As long as people are willing to participate stores will continue to offer them. Because it gains them customers. I've shopped at Sobeys simply because they had an AirMiles deal. And gone to No Frills for a points deal. And as was mentioned it gives them all kinds of data about what people are purchasing. That's a treasure trove of information. From what days people tend to shop as well as their shopping habits.

I would definitely argue that it's not worthless though. When Sobeys dropped Air MIles I cashed in about $1000 worth of Air Miles. I didn't work that hard on it.... Mostly deals that were posted here. And right now I've got about $1800 in PC points. And that's after redeeming for Black Friday. So it has benefited me to have these programs. I'm not spending more but I am smarter about my spending.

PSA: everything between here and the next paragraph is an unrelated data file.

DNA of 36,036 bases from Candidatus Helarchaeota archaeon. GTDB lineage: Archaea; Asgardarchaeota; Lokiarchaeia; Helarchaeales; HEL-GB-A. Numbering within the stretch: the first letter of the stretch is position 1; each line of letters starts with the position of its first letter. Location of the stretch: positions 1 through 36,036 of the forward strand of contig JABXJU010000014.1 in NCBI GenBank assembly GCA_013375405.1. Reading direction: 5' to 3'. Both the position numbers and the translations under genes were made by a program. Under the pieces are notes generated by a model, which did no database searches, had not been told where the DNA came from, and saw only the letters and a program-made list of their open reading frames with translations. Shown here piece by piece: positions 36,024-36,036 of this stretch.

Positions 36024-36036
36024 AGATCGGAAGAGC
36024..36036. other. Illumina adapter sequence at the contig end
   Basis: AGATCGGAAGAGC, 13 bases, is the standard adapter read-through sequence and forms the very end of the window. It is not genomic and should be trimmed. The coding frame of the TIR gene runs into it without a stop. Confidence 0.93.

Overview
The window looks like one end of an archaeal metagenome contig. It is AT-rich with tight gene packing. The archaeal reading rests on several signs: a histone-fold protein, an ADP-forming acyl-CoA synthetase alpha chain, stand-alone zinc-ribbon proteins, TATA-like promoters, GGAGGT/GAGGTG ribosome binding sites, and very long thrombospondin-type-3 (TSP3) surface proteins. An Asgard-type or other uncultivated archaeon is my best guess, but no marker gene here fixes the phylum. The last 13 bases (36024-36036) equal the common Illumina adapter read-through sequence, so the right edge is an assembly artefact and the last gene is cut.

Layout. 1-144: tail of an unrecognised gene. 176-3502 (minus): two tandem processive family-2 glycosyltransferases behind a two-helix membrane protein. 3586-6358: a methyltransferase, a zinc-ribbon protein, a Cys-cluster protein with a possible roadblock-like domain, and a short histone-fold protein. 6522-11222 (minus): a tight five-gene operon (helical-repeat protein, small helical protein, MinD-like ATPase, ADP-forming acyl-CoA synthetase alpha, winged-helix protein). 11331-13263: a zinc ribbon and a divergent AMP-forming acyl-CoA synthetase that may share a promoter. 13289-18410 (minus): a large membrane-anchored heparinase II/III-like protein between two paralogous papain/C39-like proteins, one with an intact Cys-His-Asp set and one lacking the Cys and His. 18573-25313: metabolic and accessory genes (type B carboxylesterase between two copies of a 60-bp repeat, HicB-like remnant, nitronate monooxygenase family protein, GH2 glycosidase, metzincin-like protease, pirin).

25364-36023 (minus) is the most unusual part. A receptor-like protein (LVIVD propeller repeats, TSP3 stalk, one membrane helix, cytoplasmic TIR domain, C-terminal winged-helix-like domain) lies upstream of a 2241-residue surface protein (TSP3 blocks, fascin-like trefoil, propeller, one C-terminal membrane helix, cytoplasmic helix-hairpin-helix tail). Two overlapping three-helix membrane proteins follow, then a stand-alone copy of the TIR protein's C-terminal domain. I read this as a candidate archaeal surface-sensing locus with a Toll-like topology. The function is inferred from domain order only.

Deal Addict
Jan 12, 2017
3038 posts
3797 upvotes
Langley
I remember when Safeway used force shoppers to scan their membership card to get the "sale" price.
They dropped their membership program so EVERYONE can enjoy savings, card or no card.
Safeway still remains one of more over priced grocery store chain in the west.